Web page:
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Evidence that N-acetylaspartylglutamate is the Astrocyte-Targeted Neurovascular Coupling Agent that Regulates Slow Tonic Control of Brain Blood Flow | Abstract
Journal of Glycomics & Lipidomics

Journal of Glycomics & Lipidomics
Open Access

ISSN: 2153-0637

Abstract

Evidence that N-acetylaspartylglutamate is the Astrocyte-Targeted Neurovascular Coupling Agent that Regulates Slow Tonic Control of Brain Blood Flow

Amjad Khan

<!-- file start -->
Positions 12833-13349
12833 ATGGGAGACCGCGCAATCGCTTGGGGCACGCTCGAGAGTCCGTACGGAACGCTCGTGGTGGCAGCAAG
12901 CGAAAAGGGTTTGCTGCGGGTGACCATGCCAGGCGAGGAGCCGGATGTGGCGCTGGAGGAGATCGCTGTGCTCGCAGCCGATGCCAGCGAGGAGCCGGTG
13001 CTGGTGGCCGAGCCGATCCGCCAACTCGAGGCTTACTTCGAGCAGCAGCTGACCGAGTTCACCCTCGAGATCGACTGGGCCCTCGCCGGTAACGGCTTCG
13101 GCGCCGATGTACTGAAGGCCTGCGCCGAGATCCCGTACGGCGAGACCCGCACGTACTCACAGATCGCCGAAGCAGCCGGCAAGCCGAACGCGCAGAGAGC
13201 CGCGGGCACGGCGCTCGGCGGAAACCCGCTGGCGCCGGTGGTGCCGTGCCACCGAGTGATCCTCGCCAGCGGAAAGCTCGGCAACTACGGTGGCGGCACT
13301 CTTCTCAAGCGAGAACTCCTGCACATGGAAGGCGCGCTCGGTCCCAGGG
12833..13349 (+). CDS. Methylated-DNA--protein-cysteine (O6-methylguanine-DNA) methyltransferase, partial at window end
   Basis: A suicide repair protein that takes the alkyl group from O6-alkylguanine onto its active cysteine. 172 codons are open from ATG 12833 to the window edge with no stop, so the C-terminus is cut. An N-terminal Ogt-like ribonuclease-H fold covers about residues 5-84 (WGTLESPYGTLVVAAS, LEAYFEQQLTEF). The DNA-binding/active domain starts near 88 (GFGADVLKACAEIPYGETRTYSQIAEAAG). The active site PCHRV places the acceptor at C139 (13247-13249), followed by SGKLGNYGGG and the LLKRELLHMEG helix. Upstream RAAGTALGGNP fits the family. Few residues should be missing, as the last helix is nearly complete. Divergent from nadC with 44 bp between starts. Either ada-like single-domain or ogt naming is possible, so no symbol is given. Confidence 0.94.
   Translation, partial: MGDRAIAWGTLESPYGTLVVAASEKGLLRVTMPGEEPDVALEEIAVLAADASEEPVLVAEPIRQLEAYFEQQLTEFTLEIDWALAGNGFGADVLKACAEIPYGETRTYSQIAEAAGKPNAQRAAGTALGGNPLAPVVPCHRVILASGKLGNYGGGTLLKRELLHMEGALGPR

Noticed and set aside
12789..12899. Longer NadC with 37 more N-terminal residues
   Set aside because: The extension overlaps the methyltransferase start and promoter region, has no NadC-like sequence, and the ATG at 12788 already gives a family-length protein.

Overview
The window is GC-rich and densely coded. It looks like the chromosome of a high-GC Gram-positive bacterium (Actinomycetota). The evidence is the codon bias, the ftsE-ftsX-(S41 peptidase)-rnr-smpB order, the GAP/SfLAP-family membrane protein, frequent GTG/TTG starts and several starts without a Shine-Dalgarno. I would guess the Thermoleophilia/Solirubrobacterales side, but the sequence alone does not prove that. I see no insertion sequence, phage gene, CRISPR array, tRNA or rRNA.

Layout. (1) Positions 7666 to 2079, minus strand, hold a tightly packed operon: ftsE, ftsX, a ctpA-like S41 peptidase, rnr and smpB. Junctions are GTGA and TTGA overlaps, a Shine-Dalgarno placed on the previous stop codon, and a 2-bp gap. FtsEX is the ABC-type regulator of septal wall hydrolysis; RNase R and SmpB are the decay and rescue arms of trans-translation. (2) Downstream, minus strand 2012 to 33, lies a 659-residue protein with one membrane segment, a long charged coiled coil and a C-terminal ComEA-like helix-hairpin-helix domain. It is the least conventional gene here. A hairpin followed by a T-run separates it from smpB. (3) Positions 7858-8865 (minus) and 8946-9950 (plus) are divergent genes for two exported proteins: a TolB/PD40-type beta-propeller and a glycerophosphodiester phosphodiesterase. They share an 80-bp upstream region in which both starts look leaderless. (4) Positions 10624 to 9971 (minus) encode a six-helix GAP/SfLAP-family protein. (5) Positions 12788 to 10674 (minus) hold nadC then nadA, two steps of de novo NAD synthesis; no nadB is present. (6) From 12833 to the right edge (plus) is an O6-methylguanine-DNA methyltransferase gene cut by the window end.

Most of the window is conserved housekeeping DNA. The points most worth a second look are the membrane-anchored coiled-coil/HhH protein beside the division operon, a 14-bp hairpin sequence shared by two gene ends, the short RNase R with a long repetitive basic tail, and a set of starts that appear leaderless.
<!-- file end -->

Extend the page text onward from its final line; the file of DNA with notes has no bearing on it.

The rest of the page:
The presence of high levels of N-acetylaspartate (NAA) and N-acetylaspartylglutamate (NAAG) in the mammalian brain, and of most of the enzymes that synthesize and hydrolyze them were discovered more than six decades ago. At that time it was also noted that these substances and their anabolic and catabolic enzymes were highly compartmentalized with most NAA and NAAG and their anabolic enzymes present in neurons, and their catabolic enzymes present in macroglia. These early findings have been reviewed. Subsequently, in a review of the properties of metabotropic glutamate receptors (mGluR’s) found in brain, it was reported that of the eight members of the three groups of mGluR’s, that NAAG was a selective agonist for the group II mGluR3 receptor. At the same time, two papers were published, one that demonstrated for the first time that the enzyme that hydrolyzed NAA was only expressed in oligodendrocytes , and the other that showed that the enzyme that hydrolyzed NAAG was expressed “exclusively in astrocytic glial cells”. The “nagging” question of the function of NAAG was considered in 1997 and revisited in 2015. The hypothesis that NAAG was intimately involved in neuron-astrocyte communication was first suggested in 1999 5 and it was speculated that NAAG, via the action of its substrate-specific astrocytic peptidase, “may be an important mediary of neuronal-glial communication”. The expanded NAAG functional hypothesis was a logical step in the evolution of the concept in that it considered the entire NAA-NAAG metabolic sequence as a unique linked tri-cellular system and stated that “NAAG in the CNS may have a …primary role” in “neuronal-glial cell-specific signaling and communication”. In 2005 it was observed for the first time that by inhibiting NAAG peptidase in vivo, the astrocytic enzyme that hydrolyzes NAAG, that there was a prolonged global reduction in the proton magnetic resonance blood oxygen level-dependent (BOLD) signal indicating a reduction in global cerebral blood flow (CBF), but with little or no effect on physical activity. In 2006 the hypothesis was expanded to suggest that NAAG functioned “to control focal or regional hyperemia” by stimulating astrocytes to synthesize and release second messengers to the vascular system via cyclooxygenase-1 (COX-1) synthesized  prostaglandins. A number of recent studies support aspects of the original hypothesis. In 2013, it was demonstrated that the mGluR3 receptor was the predominant mGluR receptor present in mature murine and human astrocytes and that other mGluRs were very low or absent. Thus, not only is NAAG uniquely targeted to the mGluR3 receptor, but it may be the only mGluR receptor on the surface of mature astrocytes, the cells that are integral to regulating near-field CBF. Additional support for the hypothesis was developed in 2015, when the presence of a neuronal efflux transporter that transports both NAA and NAAG into ECF by a non-synaptic mechanism was reported , thus providing a possible mechanism for their continuous release to oligodendrocytes and astrocytes respectively. The brain exhibits a remarkable feature in that there is a high degree of functional specialization in a relatively small organ. As a result there are many different small neuronal “neighborhoods”, independent of neuron type or connectivity, that require different temporal allocations of CBF in order to supply sufficient quantities of glucose (Glc), O2 and nutrients, and also to serve as a sink for waste products CO2, H2O and generated heat. This is accomplished by an intricate system of chemical feedback signals between neurons, astrocytes and the vascular system. This cellular association has been termed the “neurovascular unit” and the crosstalk between the cells called neurovascular coupling (NVC). In this process, glutamate (Glu) plays an important role in activating astrocytes to initiate signaling to the vascular system. In 2015, it was reported that there were two different types of NVC, one rapid and phasic in response to abrupt changes in neuron synaptic activity, inducing astrocyte Ca2+ oscillations and eliciting immediate vascular responses. The other, slow and tonic and independent of regional changes in neuronal synaptic activity, using resting intracellular Ca2+ and continuous release of COX-1 generated second prostaglandin messengers. Many neurovascular coupling mechanisms are known that can regulate phasic changes in CBF, but how the brain accomplished tonic control of CBF was reported to be unknown. In this analytical review, we bring together evidence of a signaling mechanism that matches the criteria for tonic regulation CBF and suggests that the function of neuronal release of NAAG in brain is to regulate tonic control of CBF. The Tri-Cellular Metabolism of NAA and NAAG Metabolism  NAA and NAAG are among the highest concentration amino acids and dipeptides present in brain, and are almost exclusively found in neurons. Within neurons, the ratio of NAAG to NAA is lowest in gray matter (GM) and highest in white matter (WM). NAA is synthesized from L-aspartate (Asp) and acetyl Co-enzyme A (AcCoA) by NAA synthase with Glc the source of acetate (Ac) in AcCoA. NAA is the only known precursor of NAAG, a non-excitatory form of Glu synthesized from NAA and Glu in neurons by NAAG synthase. Importantly, because of their genesis, the rates of synthesis of both NAA and NAAG always reflect the rate of neuronal Glc oxidation, with about 1 molecule of NAAG synthesized for every 320 molecules of Glc oxidized. This is shown in equation 1. Eq 1. (Neurons, NAA and NAAG synthases) 11520 ADP + 11520 P + 320 Glc + 1920 O+ 11 Asp + 1Glu 1920 CO2 + 1920 H2O+11520 ATP + 10 NAA + 1 NAAG Most neurons in brain synthesize NAA and NAAG and store large quantities of both substances. However, neurons cannot catabolize either of these substances. For their catabolism, they are exported to extracellular fluid (ECF). NAA is targeted to oligodendrocytes where it is hydrolyzed by aspartoacylase (ASPA) liberating Ac and Asp (Eq 2), and NAAG is targeted to the mGluR3 receptor on the astrocyte surface where the Glu is cleaved by NAAG peptidase, (Eq 3.). Eq 2. (Oligodendrocytes, ASPA) NAA Ac + Asp Eq 3. (Astrocytes, NAAG peptidase) NAAG NAA + Glu NAA is also a byproduct of astrocyte NAAG hydrolysis but astrocytes cannot further metabolize it. For its catabolism it must be liberated to ECF and hydrolyzed by oligodendrocyte ASPA. The unique tri-cellular metabolism of NAA and NAAG with two synthetic and two hydrolytic enzymes distributed between three cell types, and the NAAG-mGluR3-NAAG peptidase Glu release mechanism on the astrocyte surface has been called the "operating system" of the brain. This is because failure of several parts of the system in humans has been observed to lead to abnormal brain function. The group II mGluR3 is also unique among mGluR’s in that there is an astrocyte-targeted neuron-dedicated neurotransmitter (NAAG) and an associated specific enzyme (NAAG peptidase) for its hydrolysis  The mGluR3 is a G-protein Gi/Go bound receptor negatively coupled to adenylate cyclase that does not trigger Ca2+ increases in astrocytes, thus excluding its involvement in rapid synaptic events.